ATLANTA (AP) — It's hard to pinpoint what led the Georgia pardons board to stay an execution set for this week, but documents released Wednesday show the secretive board came to the decision after appeals for clemency by prison workers, community members and the condemned man himself.
In the petition, Daniel Greene's attorneys said the 1991 murder of 20-year-old Bernard Walker was a "drug-crazed transgression" that marred Greene's otherwise exemplary life. He was set to die on Thursday for Walker's murder, but the Board of Pardons and Paroles stayed the execution for up to 90 days so it could review the case.
The petition includes impassioned letters from friends and neighbors in his Taylor County community who urged the board to spare his life. A counselor called him a "good spirited young man." A teacher said he was a "very gentle boy." And a former corrections officer called him "as fine a man as I have ever met in my life."
"He is not like anyone else on death row," wrote the officer, Randy Foster, who worked in the corrections department for 30 years. "Daniel Greene is the type of person you want for an inmate. He has never given me (or anyone else as far as I know) even the hint of a problem."
Greene, 42, offered his own plea for mercy. He said in a letter to the board that he was sorry for the pain and suffering he caused Walker's family, and that he owned up to his sins.
"I was on drugs at the time, but I took the drugs with my hands, and I take the responsibility. That choice to do drugs and what I did after were the worst mistakes of my life," he said in the letter. "I do not blame the drugs. I blame myself for everything."
Greene's crime spree began on Sept. 27, 1991, with several visits to a Taylor County convenience store, according to court records. On the last visit, he robbed clerk Virginia Wise and then stabbed her through the lung, but she survived.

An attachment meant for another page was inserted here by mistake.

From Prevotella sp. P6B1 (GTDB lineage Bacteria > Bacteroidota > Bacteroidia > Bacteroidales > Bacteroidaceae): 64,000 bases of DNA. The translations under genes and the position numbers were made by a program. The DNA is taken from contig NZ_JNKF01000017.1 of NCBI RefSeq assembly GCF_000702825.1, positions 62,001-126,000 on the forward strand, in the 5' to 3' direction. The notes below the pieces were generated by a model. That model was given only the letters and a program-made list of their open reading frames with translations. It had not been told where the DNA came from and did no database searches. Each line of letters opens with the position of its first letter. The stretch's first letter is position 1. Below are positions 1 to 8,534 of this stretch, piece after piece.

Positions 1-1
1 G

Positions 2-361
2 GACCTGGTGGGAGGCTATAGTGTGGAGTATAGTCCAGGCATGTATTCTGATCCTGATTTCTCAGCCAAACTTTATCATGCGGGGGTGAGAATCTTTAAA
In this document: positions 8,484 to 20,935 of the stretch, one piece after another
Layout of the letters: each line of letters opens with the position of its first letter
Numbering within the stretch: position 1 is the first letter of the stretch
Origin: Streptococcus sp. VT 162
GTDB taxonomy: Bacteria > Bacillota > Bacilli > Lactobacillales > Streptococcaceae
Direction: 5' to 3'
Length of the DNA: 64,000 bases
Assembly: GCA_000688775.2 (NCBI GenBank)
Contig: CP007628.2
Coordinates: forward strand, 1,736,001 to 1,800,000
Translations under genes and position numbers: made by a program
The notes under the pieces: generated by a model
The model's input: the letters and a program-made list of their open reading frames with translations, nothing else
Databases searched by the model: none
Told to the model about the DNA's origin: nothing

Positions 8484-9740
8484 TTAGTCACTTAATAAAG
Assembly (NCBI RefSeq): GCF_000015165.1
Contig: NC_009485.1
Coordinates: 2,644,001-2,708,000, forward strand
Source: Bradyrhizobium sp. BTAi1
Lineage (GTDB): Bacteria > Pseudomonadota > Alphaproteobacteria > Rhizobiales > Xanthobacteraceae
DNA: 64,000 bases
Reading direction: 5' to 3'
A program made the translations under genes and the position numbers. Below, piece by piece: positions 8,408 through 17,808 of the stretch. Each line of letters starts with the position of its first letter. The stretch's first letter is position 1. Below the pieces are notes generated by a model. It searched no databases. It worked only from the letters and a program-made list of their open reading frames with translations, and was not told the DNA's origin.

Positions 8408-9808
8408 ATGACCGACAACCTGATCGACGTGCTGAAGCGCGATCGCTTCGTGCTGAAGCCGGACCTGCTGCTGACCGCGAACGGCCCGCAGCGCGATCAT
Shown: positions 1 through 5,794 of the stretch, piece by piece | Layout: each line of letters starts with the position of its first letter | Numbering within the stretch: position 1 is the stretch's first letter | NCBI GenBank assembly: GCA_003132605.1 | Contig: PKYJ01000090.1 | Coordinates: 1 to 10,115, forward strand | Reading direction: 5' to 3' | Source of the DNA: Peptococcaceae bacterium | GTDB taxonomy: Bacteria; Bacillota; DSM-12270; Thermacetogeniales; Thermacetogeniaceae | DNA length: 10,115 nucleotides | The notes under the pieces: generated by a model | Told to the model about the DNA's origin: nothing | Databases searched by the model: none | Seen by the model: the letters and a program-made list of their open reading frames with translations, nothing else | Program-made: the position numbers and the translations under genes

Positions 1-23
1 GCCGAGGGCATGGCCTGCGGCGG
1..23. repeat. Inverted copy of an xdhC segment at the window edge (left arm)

Moments later, Walker entered the store and tried to stop the attack. Greene stabbed his former classmate through the heart before speeding away, leaving Walker to die in the store's parking lot. Greene then went on to attack an elderly couple in nearby Macon County and another store clerk in Warner Robins before he was arrested.
A standout defensive lineman in high school, Greene had to be tried in Clayton County because of all the media coverage in his hometown. He was convicted in December 1992 of murder, robbery and assault and was sentenced to death.
At the pardons board hearing on Tuesday, several of Greene's supporters spoke on his behalf, and many more sent in letters. Defense attorneys declined to comment, but in the petition said Greene lived a life of "complete non-violence" for all but five hours of his life.
"He has never denied his guilt and from the outset accepted responsibility for the crimes he committed," the petition said. "He is genuinely sorry for his actions and feels daily the pain he has caused" his victims.
The pardons board, which met behind closed doors, said in a statement that it could lift the stay at any time. But it said the delay would give it more time to examine the claims Greene's legal team offered at the hearing "and any additional information that becomes available."
Walker's sister declined comment when reached on Wednesday, but it's clear the pending execution has torn this close-knit middle Georgia community.
Taylor County Sheriff Jeff Watson, who went to high school with Greene and Walker, said he and a local reverend visited the condemned man Tuesday hours before his execution was delayed. The three men prayed, talked and said goodbye.
"Both families have lost so much," he said. "I just want to be there for both families."